Another Georges dos Santos selection. Complex, intense nose of roses, vanilla, old wood, and fig. An acidic kick to the front of the palate, with more wood, intense florals, with a hint of cocoa. I find myself reaching for the name of a flavor that just eludes me. Tannins come in with hints of slate and red fruits, in a deep, powerful attack. Just wow.
So here’s a wine I was not going to review. I picked this up on Georges’ recommendation, from Antic Wine. Georges is, in a word, the man. I talk about Georges more in the Antic Wine entry, but much of what you need to know about Georges you can pick up from the way he marked this bottle in the photo. When I first opened this wine, I shouldn’t have. But I came back the next day and found that she is a delicious beauty of blackberry pie, cherry tart, autumn leaves, moss, and dusty dried flowers, with a perfectly balanced tannic closing, to boot. Wow. I haven’t had a French wine do this for me in a while.
I stumbled upon this place a few times, always finding the doors securely locked and the lights out. The French; they hate money. Or at least that’s what I had come to think over the course of a month spent locked out of every service or shop imagineable by the time the class I was teaching at the University let out around 6pm each day.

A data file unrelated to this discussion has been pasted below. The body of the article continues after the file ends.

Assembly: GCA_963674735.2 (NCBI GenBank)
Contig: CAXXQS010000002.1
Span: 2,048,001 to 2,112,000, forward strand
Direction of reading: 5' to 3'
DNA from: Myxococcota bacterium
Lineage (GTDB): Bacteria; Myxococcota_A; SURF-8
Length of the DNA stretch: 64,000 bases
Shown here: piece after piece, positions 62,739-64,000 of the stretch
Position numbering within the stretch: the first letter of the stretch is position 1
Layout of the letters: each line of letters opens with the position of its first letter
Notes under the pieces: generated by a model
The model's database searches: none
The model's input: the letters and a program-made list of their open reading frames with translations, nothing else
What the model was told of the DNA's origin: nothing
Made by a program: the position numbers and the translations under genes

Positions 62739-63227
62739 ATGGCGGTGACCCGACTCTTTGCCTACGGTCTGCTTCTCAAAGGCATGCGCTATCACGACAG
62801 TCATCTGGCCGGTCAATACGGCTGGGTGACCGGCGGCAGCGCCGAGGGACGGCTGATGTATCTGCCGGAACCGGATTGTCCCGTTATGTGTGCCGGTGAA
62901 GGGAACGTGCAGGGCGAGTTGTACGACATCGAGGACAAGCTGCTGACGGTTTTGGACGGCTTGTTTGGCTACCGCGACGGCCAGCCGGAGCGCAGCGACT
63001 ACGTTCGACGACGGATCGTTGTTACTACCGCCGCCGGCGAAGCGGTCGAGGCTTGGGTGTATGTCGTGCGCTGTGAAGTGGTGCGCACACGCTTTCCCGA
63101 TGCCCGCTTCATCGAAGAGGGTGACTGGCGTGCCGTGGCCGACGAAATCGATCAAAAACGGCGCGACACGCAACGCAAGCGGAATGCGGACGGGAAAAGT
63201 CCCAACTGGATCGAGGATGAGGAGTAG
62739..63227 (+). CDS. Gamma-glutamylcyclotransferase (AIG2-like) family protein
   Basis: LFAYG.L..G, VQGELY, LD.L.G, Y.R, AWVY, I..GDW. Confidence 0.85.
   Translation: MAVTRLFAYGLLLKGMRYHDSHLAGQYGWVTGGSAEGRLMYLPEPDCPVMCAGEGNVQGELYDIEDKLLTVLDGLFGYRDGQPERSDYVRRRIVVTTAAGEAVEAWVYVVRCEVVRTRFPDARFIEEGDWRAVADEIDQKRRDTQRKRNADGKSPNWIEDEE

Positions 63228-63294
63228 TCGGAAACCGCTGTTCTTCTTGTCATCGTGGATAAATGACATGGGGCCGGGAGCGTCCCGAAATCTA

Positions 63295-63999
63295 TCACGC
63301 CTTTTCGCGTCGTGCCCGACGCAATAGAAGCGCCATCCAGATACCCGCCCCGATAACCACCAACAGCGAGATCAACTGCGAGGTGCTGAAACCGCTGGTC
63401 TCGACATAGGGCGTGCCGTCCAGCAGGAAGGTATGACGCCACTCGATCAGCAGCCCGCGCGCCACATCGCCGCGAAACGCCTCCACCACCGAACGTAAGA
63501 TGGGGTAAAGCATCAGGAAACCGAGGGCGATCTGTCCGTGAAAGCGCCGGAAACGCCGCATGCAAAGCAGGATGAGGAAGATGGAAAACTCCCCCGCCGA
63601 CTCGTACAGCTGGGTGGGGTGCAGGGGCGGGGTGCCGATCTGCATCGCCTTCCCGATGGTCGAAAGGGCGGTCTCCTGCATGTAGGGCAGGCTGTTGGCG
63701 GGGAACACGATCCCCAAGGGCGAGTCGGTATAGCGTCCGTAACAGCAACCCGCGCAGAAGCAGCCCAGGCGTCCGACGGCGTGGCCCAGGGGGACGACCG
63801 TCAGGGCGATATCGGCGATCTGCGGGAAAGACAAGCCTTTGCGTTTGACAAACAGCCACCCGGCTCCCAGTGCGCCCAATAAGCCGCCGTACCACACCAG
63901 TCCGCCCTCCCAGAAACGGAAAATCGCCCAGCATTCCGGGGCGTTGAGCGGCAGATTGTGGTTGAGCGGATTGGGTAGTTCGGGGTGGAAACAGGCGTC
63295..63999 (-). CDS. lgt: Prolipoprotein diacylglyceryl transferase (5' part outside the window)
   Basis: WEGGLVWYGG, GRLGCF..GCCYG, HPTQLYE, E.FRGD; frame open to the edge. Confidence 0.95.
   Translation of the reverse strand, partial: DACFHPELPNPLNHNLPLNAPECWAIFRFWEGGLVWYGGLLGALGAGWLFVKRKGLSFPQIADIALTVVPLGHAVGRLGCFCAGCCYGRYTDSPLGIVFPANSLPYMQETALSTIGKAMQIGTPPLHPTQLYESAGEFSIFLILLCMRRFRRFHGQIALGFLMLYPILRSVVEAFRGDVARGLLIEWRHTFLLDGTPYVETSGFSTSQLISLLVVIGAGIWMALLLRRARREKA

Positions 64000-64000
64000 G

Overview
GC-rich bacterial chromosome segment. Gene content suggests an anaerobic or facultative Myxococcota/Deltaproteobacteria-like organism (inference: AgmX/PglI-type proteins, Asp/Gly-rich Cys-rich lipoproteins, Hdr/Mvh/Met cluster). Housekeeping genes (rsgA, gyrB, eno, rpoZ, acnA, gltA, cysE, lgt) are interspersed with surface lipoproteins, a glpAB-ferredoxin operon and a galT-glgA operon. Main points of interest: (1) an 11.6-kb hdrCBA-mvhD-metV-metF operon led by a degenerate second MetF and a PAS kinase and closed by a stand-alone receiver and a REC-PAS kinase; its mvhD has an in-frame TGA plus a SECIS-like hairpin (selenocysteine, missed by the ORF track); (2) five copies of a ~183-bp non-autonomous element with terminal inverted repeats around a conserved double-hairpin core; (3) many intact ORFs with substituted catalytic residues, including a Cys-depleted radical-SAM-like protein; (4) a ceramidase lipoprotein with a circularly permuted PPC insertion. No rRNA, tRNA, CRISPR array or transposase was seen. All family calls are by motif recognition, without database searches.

I finally got lucky one night while meandering around the old town: Georges dos Santos, the owner, happened to be inside, doors open, drinking wine with a friend. Georges was welcoming, engaging, and funny as hell. His pal, the owner of ultra-luxury brand Zilli, was also fun and friendly, poking fun at his own label. Amen. Georges and I had a nice chat, he got a sense of what I was into, and he started pulling wines from his shelves, including the tough-to-get Clos Signadore from Corsica. That bottle came with a nice story of what he had to do to get his hands on a few cases.
I’m sure that with enough time, Georges and I could find plenty to disagree on. Of the things we have discussed, we mostly see eye-to-eye: Washington wine (glad they like it), Empordá (the style keeps on changing), Portuguese table wine (great to explore), Virginia (no thanks). The list goes on. Thus far, Georges has turned me on to six different wines I would not have otherwise encountered. The results, for me, range from “incredible value” to “holy holy!!” The second time I visited Georges he actually remembered me from the prior year. Since I’m not particularly difficult, I’d say he has an eye for his clientele. All told, I highly suggest paying Georges a visit if you find yourself in Lyon.